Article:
Recurrent Neural Network (RNN) and LSTM

This tutorial is an introduction of RNN and LSTM which have wide applications to time-series data analysis.

Recurrent Neural Network (RNN)

RNN is a neural network which consists of a recurrent structure as shown below.

This recurrent structure enables a network to hold time series information and is known to work well in time-series data analysis like speech recognition.

The input of the RNN is time-series data \{x_1,\ldots,x_T\} and the output ( y_{T+1} ) is the prediction of the next observation value ( x_{T+1} ).

Propagation is done as follows

\begin{split}\begin{align*} z_t &= f^{\rm{(hidden})}(W_{xh}x_t + \color{red}{W_{hh}z_{t-1}} + b_{xh} + b_{hh})\\ y_{t+1} &= f^{(\rm{out})}(W_{hy}z_t + b_{hy}) \end{align*}\end{split}

Unlike the feed-forward neural network, RNN has \color{red}{W_{hh}z_{t-1}} which has time-series information.

The parameters above are defined as follows

W_{xh} \in \mathbb{R}^{|\rm{hidden}|\times |\rm{input}|}, b_{xh} \in \mathbb{R}^{|\rm{hidden}|} : Weight and bias from the input layer to the hidden layer

W_{hh} \in \mathbb{R}^{|\rm{hidden}|\times |\rm{hidden}|}, b_{hh} \in \mathbb{R}^{|\rm{hidden}|} : Weight and bias from the hidden layer to the hidden layer of the next time

W_{hy} \in \mathbb{R}^{|\rm{output}|\times |\rm{hidden}|}, b_{hy} \in \mathbb{R}^{|\rm{output}|} : Weight and bias from the hidden layer to the output layer

f^{(\rm{hidden})}, f^{(\rm{out})} : activation functions of hidden and output layers

However, RNN has a problem called the vanishing gradient problem. Gradients vanish / explode during backpropagation and learning doesn't go well because time-series data is often long and RNN become deep in proportion to the length of time-series data.

LSTM has been proposed to tackle this week point of RNN.

Long Short Term Memory (LSTM)

LSTM is a model that can learn long time-series data to some extent.

The difference from RNN is that LSTM replaces units by memory units as shown in the figure below.

Memory units tune the unit value c_{t,j} and the output z_{t,j} , j\in\{1,2,\ldots,|hidden|\} with each gate's product over time. Concretely, we can tune

  • how much input we can accept from the previous layer
  • how much input we can accept from the previous time output value
  • how much output we can allow going outside

by multiplying each gate's value ( \in [0,1] ). That's why LSTM is more flexible and can avoid the vanishing gradient problem compared to RNN.

Propagation is done as follows

\begin{split}\begin{align*} c_{t,j} &= \sigma((W_{in}x_t)_j+(R_{in}z_{t-1})_j)f((W_cx_t)_j+(R_cz_{t-1})_j)+\sigma((W_{for}x_t)_j+(R_{for}z_{t-1})_j)c_{t-1,j}\\ z_{t,j} &= \sigma((W_{out}x_t)_j+(R_{out}z_{t-1})_j)f(c_{t,j}) \end{align*}\end{split}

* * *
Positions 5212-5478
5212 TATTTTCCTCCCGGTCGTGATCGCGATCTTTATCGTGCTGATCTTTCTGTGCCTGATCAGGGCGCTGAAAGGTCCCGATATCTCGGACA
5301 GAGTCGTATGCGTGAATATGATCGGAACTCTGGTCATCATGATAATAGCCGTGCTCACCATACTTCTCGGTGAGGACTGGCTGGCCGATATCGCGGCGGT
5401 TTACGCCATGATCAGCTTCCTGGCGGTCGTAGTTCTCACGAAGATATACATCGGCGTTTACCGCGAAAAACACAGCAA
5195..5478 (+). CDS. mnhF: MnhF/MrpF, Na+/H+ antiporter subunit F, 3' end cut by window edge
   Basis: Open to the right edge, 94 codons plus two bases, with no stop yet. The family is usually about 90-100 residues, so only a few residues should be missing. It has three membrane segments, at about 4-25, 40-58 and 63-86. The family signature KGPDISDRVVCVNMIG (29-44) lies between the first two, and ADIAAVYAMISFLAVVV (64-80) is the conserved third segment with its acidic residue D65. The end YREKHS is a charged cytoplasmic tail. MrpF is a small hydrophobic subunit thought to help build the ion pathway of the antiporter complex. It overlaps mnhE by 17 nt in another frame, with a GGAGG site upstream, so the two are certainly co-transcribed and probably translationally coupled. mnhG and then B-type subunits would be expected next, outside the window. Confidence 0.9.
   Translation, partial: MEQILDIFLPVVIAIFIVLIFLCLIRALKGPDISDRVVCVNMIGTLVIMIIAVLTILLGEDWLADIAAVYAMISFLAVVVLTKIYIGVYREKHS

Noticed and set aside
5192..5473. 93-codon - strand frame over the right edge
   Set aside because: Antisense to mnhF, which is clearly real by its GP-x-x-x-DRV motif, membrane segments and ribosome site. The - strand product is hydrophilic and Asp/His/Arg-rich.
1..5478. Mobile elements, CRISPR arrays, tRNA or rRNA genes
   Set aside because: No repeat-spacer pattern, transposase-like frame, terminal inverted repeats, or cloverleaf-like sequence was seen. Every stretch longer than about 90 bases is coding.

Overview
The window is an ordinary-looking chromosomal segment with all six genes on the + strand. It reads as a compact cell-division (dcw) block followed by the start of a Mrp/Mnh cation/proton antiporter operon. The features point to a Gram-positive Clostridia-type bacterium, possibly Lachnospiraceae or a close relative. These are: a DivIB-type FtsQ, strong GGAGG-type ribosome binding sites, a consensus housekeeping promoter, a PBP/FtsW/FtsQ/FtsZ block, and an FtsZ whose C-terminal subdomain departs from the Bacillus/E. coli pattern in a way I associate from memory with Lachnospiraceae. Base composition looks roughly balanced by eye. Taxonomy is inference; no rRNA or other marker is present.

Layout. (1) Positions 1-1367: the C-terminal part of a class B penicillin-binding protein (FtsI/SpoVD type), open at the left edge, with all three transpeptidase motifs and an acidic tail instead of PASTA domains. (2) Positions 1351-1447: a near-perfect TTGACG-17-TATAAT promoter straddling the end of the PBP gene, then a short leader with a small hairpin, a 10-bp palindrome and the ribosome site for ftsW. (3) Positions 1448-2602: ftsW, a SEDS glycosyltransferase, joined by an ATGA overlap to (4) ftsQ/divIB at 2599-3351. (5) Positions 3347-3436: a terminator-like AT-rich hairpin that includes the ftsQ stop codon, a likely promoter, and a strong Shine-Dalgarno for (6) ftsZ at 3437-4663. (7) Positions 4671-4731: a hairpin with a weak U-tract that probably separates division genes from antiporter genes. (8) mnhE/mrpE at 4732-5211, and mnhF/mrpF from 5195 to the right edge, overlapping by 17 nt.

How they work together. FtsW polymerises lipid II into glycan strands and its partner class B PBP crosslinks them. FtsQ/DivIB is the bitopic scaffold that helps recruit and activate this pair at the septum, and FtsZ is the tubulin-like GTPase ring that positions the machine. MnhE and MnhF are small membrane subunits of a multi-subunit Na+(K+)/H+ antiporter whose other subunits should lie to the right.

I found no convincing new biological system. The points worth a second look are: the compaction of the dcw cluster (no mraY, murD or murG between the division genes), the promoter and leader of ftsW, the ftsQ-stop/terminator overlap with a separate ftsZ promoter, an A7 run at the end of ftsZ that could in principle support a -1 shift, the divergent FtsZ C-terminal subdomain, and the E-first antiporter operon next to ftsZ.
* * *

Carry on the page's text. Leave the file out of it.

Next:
The parameters above are defined as follows

W_c \in \mathbb{R}^{|hidden|\times |input|} : Weight from the previous layer to the memory unit

W_{in} \in \mathbb{R}^{|hidden|\times |input|} : Weight from the previous layer to the input gate

W_{for} \in \mathbb{R}^{|hidden|\times |input|} : Weight from the previous layer to the forget gate

W_{out} \in \mathbb{R}^{|hidden|\times |input|} : Weight from the previous layer to the output gate

R_c \in \mathbb{R}^{|hidden|\times |hidden|} : Weight from the hidden layer in previous time to the memory unit

R_{in} \in \mathbb{R}^{|hidden|\times |hidden|} : Weight from the hidden layer in previous time to the input gate

R_{for} \in \mathbb{R}^{|hidden|\times |hidden|} : Weight from the hidden layer in previous time to the forget gate

R_{out} \in \mathbb{R}^{|hidden|\times |hidden|} : Weight from the hidden layer in previous time to the output gate

Experiment(learning a Sine curve by LSTM)

In this section, we will show an experiment using LSTM to learn a Sine curve.

Problem setting

We will use LSTM to predict the next observation value from previous data points as shown in the figure below.

Required Libraries

  • numpy 1.13.1
  • matplotlib 2.0.2
In [1]:
%matplotlib inline
import numpy as np
import matplotlib.pyplot as plt
from copy import deepcopy

import renom as rm
from renom.optimizer import Adam
from renom.cuda import set_cuda_active

# set True when using GPU
set_cuda_active(False)

Data preparation

We will define a function which creates subsequences of data, from a given time-series data.

In [2]:
# create [look_back] length array from [time-series] data.
# e.g.) ts:{1,2,3,4,5}, lb=3 => {1,2,3},{2,3,4},{3,4,5}
def create_dataset(ts, look_back=1):
    sub_seq, nxt = [], []
    for i in range(len(ts)-look_back):
        sub_seq.append(ts[i:i+look_back])
        nxt.append([ts[i+look_back]])
    return sub_seq, nxt

We will divide a Sine curve in the interval [-10, 10] into 50 sections and create subsequences with the length of 5, respectively.

In [3]:
# making a Sine curve data
x = np.linspace(-10,10,50)
y = np.sin(x)
look_back = 5

sub_seq, nxt = create_dataset(y, look_back=look_back)
In [4]: